“It’s a funny thing coming home. Nothing changes. Everything looks the same, feels the same. Even smells the same.” These might be the words quoted by F. Scott Fitzgerald but to me these are the words I carry along with me every time I take a stroll down the streets of Mombasa Old Town.

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I was born and raised in Mombasa, Kenya. Mombasa is the city of salt and of spice, of dreams and of battles, of poetry, of seafaring stories and wave upon wave of traders from far away lands. ‘It does not reveal the great secret it holds,’ wrote the classical Swahili poet Muyaka. ‘Even those who are well informed do not comprehend it.

Mombasa is a city on the coast of Kenya and the country’s second largest city after the capital Nairobi. Mombasa has more in common to Dar es Salam or Zanzibar than Nairobi – its blend of Arabia, India and Africa can be intoxicating. Located on the eastern coastline of Kenya bordering the Indian Ocean, the city is a popular destination for its beautiful beaches offering diverse marine life, world-class hotels and a friendly atmosphere.

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My city is a place of many faces from the muttered chants breezing from the Hindu temple to the ecstatic passion of call to the Muslim prayer, its one of the places in the world which is full of history. Across from the white sandy beaches is Mombasa Old Town, sitting on the edge of the sea and renowned for its narrow streets, traditionally carved doors, its ornate balconies and its cultural diversity – this is an area in my hometown where I can take a stroll day after day, year after year and it will look and feel the same way. It is a feeling of culture and history.

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The aspect of this unique character is a collection of historical buildings dating back to the 18th century which combine African, Arabic and European influences. Many of these buildings still exist, in beautifully carved doors as well as elegantly styled balconies attached to their turn of their century facades.

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You can’t forget your camera to capture the uniqueness of this once ruled Portuguese town that attracts so many visitors year after year – history lovers will be in absolute awe. While taking a stroll down the narrow streets, one can stop by the many shops that sell antiques, souvenirs and spices or dine and have some traditional coffee at one my favourite spots – Jahazi Coffee House, a place that reflects the culture of coastal communities in East Africa.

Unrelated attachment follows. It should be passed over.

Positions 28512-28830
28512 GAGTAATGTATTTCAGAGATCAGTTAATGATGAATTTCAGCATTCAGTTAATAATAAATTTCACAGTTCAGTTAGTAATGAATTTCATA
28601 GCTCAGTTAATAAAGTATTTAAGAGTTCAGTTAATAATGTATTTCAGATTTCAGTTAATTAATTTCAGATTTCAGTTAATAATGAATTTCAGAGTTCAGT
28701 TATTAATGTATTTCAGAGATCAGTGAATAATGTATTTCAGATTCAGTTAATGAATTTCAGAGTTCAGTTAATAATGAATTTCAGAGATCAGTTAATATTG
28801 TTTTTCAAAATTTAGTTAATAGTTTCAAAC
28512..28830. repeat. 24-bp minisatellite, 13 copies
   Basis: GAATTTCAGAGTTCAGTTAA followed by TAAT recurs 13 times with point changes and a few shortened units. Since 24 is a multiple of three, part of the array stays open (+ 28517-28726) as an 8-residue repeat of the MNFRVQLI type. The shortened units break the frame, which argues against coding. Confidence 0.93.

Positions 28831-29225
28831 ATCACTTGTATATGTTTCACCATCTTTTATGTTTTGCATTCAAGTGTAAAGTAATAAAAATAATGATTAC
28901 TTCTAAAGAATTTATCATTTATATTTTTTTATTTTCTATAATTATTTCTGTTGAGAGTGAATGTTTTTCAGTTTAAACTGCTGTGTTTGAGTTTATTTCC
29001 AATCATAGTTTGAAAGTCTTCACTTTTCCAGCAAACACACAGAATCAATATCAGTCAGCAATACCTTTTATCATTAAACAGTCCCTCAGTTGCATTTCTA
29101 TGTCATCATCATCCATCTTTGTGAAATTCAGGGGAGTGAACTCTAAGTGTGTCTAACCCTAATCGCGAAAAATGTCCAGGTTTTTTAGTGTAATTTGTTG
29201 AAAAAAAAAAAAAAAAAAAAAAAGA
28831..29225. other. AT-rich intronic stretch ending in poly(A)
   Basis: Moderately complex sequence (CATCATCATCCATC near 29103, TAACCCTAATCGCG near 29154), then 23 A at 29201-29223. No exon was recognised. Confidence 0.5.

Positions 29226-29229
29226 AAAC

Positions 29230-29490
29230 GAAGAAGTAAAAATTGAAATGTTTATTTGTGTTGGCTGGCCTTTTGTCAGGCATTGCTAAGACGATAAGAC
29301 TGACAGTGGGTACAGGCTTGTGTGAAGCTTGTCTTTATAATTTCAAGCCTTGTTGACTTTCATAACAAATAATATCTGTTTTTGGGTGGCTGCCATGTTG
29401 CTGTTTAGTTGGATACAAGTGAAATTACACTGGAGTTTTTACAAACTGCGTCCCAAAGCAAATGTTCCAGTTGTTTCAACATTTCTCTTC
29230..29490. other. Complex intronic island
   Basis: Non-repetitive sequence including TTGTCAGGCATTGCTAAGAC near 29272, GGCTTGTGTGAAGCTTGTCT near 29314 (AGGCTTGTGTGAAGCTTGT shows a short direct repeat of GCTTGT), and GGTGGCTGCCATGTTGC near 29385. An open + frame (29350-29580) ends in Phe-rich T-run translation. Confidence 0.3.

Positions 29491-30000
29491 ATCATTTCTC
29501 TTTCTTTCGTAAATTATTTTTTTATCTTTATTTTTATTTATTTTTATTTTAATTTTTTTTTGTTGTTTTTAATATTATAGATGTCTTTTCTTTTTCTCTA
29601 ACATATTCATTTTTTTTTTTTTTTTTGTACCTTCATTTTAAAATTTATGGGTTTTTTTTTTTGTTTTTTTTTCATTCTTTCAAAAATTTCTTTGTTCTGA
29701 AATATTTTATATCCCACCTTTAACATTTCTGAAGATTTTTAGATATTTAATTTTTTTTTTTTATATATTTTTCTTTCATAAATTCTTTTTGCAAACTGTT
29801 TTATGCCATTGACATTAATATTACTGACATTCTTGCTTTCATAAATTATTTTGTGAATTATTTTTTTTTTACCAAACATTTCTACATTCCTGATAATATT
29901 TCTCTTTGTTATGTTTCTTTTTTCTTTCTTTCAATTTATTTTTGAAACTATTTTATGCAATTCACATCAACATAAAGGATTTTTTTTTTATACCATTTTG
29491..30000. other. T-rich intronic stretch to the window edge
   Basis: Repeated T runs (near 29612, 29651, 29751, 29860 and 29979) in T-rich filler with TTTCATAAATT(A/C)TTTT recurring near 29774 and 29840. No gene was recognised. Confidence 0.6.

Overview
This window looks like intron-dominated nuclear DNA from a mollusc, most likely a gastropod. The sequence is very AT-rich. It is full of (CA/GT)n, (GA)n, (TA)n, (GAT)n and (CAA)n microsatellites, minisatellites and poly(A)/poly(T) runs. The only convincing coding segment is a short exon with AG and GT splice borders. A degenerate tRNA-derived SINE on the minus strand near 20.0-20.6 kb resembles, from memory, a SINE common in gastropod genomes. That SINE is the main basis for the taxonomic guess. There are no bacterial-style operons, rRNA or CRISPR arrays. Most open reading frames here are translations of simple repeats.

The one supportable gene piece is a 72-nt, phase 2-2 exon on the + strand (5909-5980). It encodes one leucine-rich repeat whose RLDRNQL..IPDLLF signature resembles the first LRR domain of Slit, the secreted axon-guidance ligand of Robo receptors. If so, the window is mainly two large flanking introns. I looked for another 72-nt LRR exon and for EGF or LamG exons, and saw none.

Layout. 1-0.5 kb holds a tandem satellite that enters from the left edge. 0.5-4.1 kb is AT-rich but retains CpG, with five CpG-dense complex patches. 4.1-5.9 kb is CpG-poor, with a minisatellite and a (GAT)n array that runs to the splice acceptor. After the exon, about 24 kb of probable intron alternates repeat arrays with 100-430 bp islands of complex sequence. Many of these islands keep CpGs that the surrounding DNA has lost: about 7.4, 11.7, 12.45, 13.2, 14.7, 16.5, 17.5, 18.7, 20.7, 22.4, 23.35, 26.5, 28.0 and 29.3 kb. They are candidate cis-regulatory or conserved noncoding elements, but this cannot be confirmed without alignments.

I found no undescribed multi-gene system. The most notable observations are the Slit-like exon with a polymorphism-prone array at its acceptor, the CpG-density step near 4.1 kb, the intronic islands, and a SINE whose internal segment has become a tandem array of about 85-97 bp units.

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One can’t leave the Old Town without visiting the famous Fort Jesus. The fort was built in 1593 – 1596 by the Portuguese and is one of Mombasa’s top tourist attractions. Italian architect designed the structure, which is one of the world’s finest examples of 16th century Portuguese military architecture. Exhibits include a vast collection of ceramics and pottery reflecting the various cultures that traded along the coast. Fort Jesus has many battlements and ruined buildings within the compound, including Omani House, built in the late 18th century, which houses Omani jewellery and displays on Swahili life.

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“But perhaps the most beautiful and admirable thing about this quaint coastal town, is its resilience and daring will to survive.” – The Agoora Team.
Cities by the docks always attract the best character, and Old Town Mombasa comes from all over the world.